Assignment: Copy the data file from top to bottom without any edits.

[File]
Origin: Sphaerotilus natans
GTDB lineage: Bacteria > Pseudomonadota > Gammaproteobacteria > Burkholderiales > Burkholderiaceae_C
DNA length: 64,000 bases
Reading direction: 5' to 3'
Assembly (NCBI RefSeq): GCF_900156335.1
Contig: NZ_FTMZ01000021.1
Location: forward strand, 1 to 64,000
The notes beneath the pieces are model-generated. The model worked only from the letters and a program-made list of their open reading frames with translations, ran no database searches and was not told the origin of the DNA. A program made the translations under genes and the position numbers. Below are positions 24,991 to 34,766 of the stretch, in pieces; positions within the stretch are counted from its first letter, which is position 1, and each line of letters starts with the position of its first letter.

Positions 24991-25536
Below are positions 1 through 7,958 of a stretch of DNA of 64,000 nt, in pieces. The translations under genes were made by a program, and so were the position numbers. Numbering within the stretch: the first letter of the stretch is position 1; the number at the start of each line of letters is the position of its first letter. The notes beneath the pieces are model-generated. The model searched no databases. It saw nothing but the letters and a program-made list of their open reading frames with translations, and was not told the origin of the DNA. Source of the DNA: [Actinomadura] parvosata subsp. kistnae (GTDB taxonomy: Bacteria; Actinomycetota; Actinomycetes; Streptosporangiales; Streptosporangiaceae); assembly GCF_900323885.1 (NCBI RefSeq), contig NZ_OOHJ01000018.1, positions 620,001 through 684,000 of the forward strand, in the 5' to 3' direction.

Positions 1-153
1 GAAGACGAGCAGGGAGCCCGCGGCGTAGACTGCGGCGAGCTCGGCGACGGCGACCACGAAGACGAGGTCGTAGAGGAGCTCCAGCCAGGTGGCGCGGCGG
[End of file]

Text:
Origin: Sphaerotilus natans
GTDB lineage: Bacteria > Pseudomonadota > Gammaproteobacteria > Burkholderiales > Burkholderiaceae_C
DNA length: 64,000 bases
Reading direction: 5' to 3'
Assembly (NCBI RefSeq): GCF_900156335.1
Contig: NZ_FTMZ01000021.1
Location: forward strand, 1 to 64,000
The notes beneath the pieces are model-generated. The model worked only from the letters and a program-made list of their open reading frames with translations, ran no database searches and was not told the origin of the DNA. A program made the translations under genes and the position numbers. Below are positions 24,991 to 34,766 of the stretch, in pieces; positions within the stretch are counted from its first letter, which is position 1, and each line of letters starts with the position of its first letter.

Positions 24991-25536
Below are positions 1 through 7,958 of a stretch of DNA of 64,000 nt, in pieces. The translations under genes were made by a program, and so were the position numbers. Numbering within the stretch: the first letter of the stretch is position 1; the number at the start of each line of letters is the position of its first letter. The notes beneath the pieces are model-generated. The model searched no databases. It saw nothing but the letters and a program-made list of their open reading frames with translations, and was not told the origin of the DNA. Source of the DNA: [Actinomadura] parvosata subsp. kistnae (GTDB taxonomy: Bacteria; Actinomycetota; Actinomycetes; Streptosporangiales; Streptosporangiaceae); assembly GCF_900323885.1 (NCBI RefSeq), contig NZ_OOHJ01000018.1, positions 620,001 through 684,000 of the forward strand, in the 5' to 3' direction.

Positions 1-153
1 GAAGACGAGCAGGGAGCCCGCGGCGTAGACTGCGGCGAGCTCGGCGACGGCGACCACGAAGACGAGGTCGTAGAGGAGCTCCAGCCAGGTGGCGCGGCGG